Mast cells have important function in pregnancy by contributing to implantation, placentation and fetal growth, having a vital role in the maternal-fetal interface. These cells have both an immunologic and a nonimmunologic role in pregnancy. In early pregnancy, mast cells modulate tissue remodeling, angiogenesis and spiral artery modifications. Yet later, mast cells have the potential to disrupt pregnancy with excessive release of mediators associated with preterm delivery.

In general, studies describing the impact of mastocytosis on pregnancy are limited. Mastocytosis is a rare disorder but with a broad variety of clinical manifestations. Diverse stimuli trigger the release of vasoactive substances and pregnant women with mastocytosis are at high risk for fulminant mast cell degranulation which can lead to bronchospasm, profound anaphylactoid reactions and even cardiovascular collapse (3,7). There are minimal recommendations in the literature regarding medication use in the management of this disease during pregnancy and labour.
Despite our current understanding of mastocytosis, there is a lack of information on how pregnancy might affect clinical features and tolerance of medications and outcomes of pregnant patients with mastocytosis.
The study from Ciach et al. found that the rate of spontaneous miscarriages in Poland appeared to be slightly higher than the rate in the general population in a cohort with mastocytosis (25-30% vs 8-20%) (2). However, whether mastocytosis results in significantly increased rates of adverse maternal or fetal outcomes from that of normal population is unclear. Although the complications of mastocytosis in pregnancy are not well described in the literature, a review of 45 cases of pregnancy in mastocytosis by Matito et al. revealed that 6,6% births were preterm, which is comparable to the European rate (5%) and developed nation rate (8%) of preterm birth (8). Worobec et al. also reported that mastocytosis did not significantly change pregnancy or fetal outcomes (9). The few other smaller case series and case reports suggests similar findings, with no significant complications in labour or delivery (10,11). In general, there is no contraindication for pregnancy if mastocytosis is under appropriate medical control (3,12).

Our report provides unique case of multipara with systemic mastocytosis and a high obstetric risk for preeclampsia. Due to adverse obstetric history and systemic mastocytosis, her third pregnancy was the most challenged. Taking into account potential risk of long-term exposure to salicylates in a patient with mastocytosis, and the importance of preeclampsia prevention, our maternal/fetal medicine consultant recommended low dose aspirin (100 mg daily) from 12th week of gestation. During the pregnancy only one exacerbation of abdominal skin lesions was reported and the preeclampsia was successfully prevented. However, early postpartal period was complicated with anaphylaxis.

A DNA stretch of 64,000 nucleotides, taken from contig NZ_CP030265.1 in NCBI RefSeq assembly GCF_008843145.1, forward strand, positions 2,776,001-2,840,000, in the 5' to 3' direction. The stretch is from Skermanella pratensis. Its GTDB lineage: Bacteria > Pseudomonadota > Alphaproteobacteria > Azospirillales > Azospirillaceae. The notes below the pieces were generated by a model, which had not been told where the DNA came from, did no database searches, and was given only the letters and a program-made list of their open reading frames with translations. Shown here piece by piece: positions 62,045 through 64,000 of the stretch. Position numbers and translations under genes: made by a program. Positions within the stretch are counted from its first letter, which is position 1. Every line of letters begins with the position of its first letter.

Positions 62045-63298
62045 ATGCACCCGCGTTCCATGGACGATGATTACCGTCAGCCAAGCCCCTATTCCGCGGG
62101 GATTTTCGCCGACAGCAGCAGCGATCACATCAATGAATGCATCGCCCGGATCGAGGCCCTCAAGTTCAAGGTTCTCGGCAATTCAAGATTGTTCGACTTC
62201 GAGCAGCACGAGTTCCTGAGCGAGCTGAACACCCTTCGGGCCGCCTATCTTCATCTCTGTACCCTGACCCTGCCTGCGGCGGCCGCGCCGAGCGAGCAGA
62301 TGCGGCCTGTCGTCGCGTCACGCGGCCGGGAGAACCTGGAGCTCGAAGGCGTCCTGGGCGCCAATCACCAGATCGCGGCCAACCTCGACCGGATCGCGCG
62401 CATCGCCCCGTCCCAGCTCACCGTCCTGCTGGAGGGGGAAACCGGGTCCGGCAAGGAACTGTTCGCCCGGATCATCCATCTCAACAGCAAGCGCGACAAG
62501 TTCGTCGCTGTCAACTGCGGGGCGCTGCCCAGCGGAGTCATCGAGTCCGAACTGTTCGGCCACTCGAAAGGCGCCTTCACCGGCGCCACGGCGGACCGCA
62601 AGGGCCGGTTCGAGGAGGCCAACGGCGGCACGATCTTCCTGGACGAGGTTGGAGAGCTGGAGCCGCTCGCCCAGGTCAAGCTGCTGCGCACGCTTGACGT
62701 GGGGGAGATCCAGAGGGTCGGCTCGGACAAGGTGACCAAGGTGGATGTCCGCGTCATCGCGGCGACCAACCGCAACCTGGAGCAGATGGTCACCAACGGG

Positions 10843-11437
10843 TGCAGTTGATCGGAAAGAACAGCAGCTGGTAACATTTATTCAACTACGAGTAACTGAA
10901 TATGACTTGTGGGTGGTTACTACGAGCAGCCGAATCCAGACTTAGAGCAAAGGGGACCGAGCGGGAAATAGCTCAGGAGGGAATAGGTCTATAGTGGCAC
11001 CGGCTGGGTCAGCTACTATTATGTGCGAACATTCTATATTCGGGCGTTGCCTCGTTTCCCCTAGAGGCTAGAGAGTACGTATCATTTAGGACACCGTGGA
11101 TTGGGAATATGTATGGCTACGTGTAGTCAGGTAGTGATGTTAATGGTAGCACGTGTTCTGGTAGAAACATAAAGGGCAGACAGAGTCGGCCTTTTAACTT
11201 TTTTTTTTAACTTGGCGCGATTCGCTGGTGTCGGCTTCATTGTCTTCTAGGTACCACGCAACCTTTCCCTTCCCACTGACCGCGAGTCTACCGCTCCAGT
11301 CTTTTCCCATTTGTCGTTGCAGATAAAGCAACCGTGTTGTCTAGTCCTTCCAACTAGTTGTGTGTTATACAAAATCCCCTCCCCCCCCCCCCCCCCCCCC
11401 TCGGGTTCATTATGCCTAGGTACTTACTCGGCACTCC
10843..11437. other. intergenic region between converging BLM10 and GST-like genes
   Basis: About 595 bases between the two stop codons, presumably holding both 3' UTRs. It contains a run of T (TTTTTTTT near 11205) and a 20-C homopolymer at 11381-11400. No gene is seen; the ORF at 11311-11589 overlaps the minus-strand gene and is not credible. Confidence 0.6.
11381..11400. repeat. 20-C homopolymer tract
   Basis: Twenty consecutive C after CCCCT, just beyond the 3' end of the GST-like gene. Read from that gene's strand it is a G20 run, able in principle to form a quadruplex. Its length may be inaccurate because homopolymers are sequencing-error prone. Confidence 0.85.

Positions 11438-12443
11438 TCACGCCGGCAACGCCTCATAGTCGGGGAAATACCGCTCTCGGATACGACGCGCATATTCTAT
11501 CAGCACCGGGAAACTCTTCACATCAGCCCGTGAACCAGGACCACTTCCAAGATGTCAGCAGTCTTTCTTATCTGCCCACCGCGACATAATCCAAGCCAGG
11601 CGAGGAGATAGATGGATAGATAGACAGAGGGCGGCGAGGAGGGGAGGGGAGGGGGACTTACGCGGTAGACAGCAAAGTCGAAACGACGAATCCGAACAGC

NSAIDs fall into three basic categories: traditional NSAIDs, COX-2 inhibitors and salicylates. The rate of NSAID intolerance in patients with SM is 5% (13), a prevalence low enough to allow aspirin therapy to be initiated in the outpatient setting if patients do not have a history of NSAID intolerance (14). Our patient used NSAID (diclofenac) for menstrual cramps and reported no allergic or anaphylactoid reactions.

This case highlights an important lessons. Firstly, pregnancy induced changes in the immune system could be potentially harmful in puerperium of pregnant women with mastocytosis. The enhancement of the innate immune system, the number and concentration of mast cells in circulation has the potential to increase, making any triggered release even more significant. Secondly, labour is clearly a period of increased maternal pain and stress. This events can become triggers for mast cell release in a pregnant woman with systemic mastocytosis. Thirdly, perioperative mast cell degranulation can occur as a result of emotional or physical stress and exposing the patient to an allergen to which they have been senzitized can lead to significant maternal postpartal complications and become catastrophic.

This case highlights an important lessons. Firstly, pregnancy induced changes in the immune system could be potentially harmful in puerperium of pregnant women with mastocytosis. The enhancement of the innate immune system, the number and concentration of mast cells in circulation has the potential to increase, making any triggered release even more significant. Secondly, labour is clearly a period of increased maternal pain and stress. This events can become triggers for mast cell release in a pregnant woman with systemic mastocytosis. Thirdly, perioperative mast cell degranulation can occur as a result of emotional or physical stress and exposing the patient to an allergen to which they have been senzitized can lead to significant maternal postpartal complications and become catastrophic.

Mast cell activation syndrome is an area of ongoing research. The presented case is of both scientific and clinical importance and warns that eventhough the course of high risk pregnancy with prescribed salicylate medication to pregnant woman with mastocytosis went without complications, the administration of the drug from the same group in puerperium may lead to the life-threatening situation due to stress related to delivery that activated the disease. With this case, we attempt to add to the limited literature demonstrating that the life threatening condition in women with mastocytosis can occur in puerperium after the asymptomatic course of pregnancy and uneventful delivery.
In the treatment of pregnant women with mastocytosis ready access to epinephrine, adequate intravenous access and the availability of anesthesia personnel to assist the resuscitation is essential to secure favourable pregnancy outcome.

Literature